Why Are You Selling Riverbed Technology?

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Shares of Riverbed Technology (Nasdaq: RVBD  ) are down 30% since the company's July 19 earnings report. Bears growl as bulls shirk. This tech titan is tanking.

Or is it? For the most part, Riverbed delivered in Q2:

  • Product revenue once more grew faster than overall revenue, up 38% versus 35%. That's good news. Box sales continue to drive this growth story.
  • Both gross margin (up 70 basis points) and returns on capital (up to 8.5% from 6.9%) showed noticeable improvement year over year in Q2, which suggests both pricing power and smart use of capital resources.
  • While cash from operations declined, the key detractors were higher prepaid expenses and a sharp decrease in the company's net benefit from stock-based compensation. Again, these just strike me as good management choices that mean nothing to long-term shareholders. Investors will eventually enjoy higher cash flows resulting from growing demand for Riverbed's Steelhead line of WAN Optimization products, which add speed by eliminating redundancies and unnecessary steps in delivering data.

More than anything else, Riverbed fell because revenue came in short of management's own expectations. CEO and co-founder Jerry Kennelly could have shifted the blame to a lousy economy. Instead, he admitted that -- in Europe in particular -- the sales team could have executed better.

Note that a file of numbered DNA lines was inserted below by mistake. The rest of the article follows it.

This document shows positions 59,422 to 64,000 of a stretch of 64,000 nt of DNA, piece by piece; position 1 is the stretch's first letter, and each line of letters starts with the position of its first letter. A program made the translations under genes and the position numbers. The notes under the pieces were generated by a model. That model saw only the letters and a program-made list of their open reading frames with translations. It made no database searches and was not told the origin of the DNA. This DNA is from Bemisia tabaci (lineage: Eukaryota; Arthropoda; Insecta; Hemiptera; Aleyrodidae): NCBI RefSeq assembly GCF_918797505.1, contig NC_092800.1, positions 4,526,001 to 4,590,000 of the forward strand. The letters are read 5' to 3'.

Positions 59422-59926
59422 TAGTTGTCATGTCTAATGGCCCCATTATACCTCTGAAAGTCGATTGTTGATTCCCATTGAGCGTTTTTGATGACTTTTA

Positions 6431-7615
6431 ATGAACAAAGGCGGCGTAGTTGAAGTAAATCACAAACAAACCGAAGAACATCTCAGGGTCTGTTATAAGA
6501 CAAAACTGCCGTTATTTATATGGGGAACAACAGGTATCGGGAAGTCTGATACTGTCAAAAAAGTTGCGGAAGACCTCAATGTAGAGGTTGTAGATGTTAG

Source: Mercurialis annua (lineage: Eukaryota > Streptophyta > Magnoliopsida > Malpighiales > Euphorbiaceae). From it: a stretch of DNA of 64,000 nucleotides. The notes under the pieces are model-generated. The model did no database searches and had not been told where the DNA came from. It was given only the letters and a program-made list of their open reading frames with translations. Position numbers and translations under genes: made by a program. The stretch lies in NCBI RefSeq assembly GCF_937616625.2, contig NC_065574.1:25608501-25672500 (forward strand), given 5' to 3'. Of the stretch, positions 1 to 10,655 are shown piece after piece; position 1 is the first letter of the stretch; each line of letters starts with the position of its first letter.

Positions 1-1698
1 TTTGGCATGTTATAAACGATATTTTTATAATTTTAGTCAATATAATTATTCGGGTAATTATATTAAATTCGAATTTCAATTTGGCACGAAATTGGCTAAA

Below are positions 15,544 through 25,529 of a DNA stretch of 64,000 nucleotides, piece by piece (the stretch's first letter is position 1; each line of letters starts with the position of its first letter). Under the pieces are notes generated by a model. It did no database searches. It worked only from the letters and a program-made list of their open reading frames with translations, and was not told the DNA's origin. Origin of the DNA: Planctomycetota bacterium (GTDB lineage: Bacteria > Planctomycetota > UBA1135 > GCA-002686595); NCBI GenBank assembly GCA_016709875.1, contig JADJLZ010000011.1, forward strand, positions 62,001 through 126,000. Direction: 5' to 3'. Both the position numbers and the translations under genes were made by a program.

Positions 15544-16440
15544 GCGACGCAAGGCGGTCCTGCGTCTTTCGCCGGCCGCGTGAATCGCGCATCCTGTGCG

Color me thrilled. Frankness bespeaks courage. In this sense, Kennelly isn't afraid to admit a mistake because, as a co-founder, he's personally invested in fixing it. This same dynamic explains why no one can tell from Apple's (Nasdaq: AAPL  ) earnings that Steve Jobs is on medical leave. It's also why Reed Hastings personally responds to Netflix (Nasdaq: NFLX  ) critics. Owners take good returns, and good management, personally.

In sum, nothing in Riverbed's report or management's comments leaves me concerned. Sure, Cisco (Nasdaq: CSCO  ) is a tough competitor and will do its best to beat Riverbed, but Juniper Networks (Nasdaq: JNPR  ) is struggling, and Akamai Technologies (Nasdaq: AKAM  ) is a partner for accelerating apps as they travel from inside a company network across the cloud. All signs point to a large and growing need for the sort of WAN optimization Riverbed provides.

Now it's your turn to weigh in. Does this sell-off reflect a disruptive shift, or a buying opportunity? Please vote in the poll below, then leave a comment to tell us your thoughts about Riverbed's business. You can also add Riverbed Technology to your watchlist for up-to-date analysis on the stock as soon as it's published.

Fool contributor Tim Beyers is a member of the Motley Fool Rule Breakers stock-picking team. He owned shares of Akamai and Apple at the time of publication. Check out Tim's portfolio holdings and Foolish writings, or connect with him on Google+ or Twitter, where he goes by @milehighfool. You can also get his insights delivered directly to your RSS reader.